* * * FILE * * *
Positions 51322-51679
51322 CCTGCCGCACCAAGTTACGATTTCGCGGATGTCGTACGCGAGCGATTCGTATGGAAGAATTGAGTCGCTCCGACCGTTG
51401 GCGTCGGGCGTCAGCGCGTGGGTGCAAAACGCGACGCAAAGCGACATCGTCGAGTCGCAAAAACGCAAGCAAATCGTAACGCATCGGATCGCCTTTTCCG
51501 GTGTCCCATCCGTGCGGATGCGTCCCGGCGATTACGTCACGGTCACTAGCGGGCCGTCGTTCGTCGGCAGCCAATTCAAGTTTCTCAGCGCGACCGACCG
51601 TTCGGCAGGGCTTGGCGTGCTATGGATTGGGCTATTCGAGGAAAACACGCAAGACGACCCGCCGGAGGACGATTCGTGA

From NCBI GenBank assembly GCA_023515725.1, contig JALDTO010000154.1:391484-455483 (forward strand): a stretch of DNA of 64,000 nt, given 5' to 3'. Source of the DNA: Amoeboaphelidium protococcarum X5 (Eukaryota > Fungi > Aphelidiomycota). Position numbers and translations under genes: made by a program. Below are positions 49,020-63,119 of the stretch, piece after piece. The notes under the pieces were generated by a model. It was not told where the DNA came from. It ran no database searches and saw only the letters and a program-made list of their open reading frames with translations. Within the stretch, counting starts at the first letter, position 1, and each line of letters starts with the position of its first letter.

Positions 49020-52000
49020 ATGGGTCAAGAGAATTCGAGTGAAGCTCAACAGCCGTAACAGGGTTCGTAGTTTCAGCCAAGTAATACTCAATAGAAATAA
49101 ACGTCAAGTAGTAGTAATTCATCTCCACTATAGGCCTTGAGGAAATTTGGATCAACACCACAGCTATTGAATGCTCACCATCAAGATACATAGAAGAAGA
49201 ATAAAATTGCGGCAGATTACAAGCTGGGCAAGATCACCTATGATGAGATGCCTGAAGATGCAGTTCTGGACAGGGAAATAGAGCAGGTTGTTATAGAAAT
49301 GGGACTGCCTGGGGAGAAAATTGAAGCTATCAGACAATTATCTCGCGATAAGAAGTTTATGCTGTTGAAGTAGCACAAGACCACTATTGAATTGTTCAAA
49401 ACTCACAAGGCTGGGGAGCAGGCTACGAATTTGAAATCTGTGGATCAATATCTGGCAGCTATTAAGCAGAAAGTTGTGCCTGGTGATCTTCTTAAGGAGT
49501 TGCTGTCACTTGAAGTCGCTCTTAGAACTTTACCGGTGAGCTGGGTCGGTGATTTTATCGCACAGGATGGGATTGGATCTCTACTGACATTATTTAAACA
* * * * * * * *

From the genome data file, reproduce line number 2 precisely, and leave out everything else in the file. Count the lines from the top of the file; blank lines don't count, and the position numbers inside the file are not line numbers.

51322 CCTGCCGCACCAAGTTACGATTTCGCGGATGTCGTACGCGAGCGATTCGTATGGAAGAATTGAGTCGCTCCGACCGTTG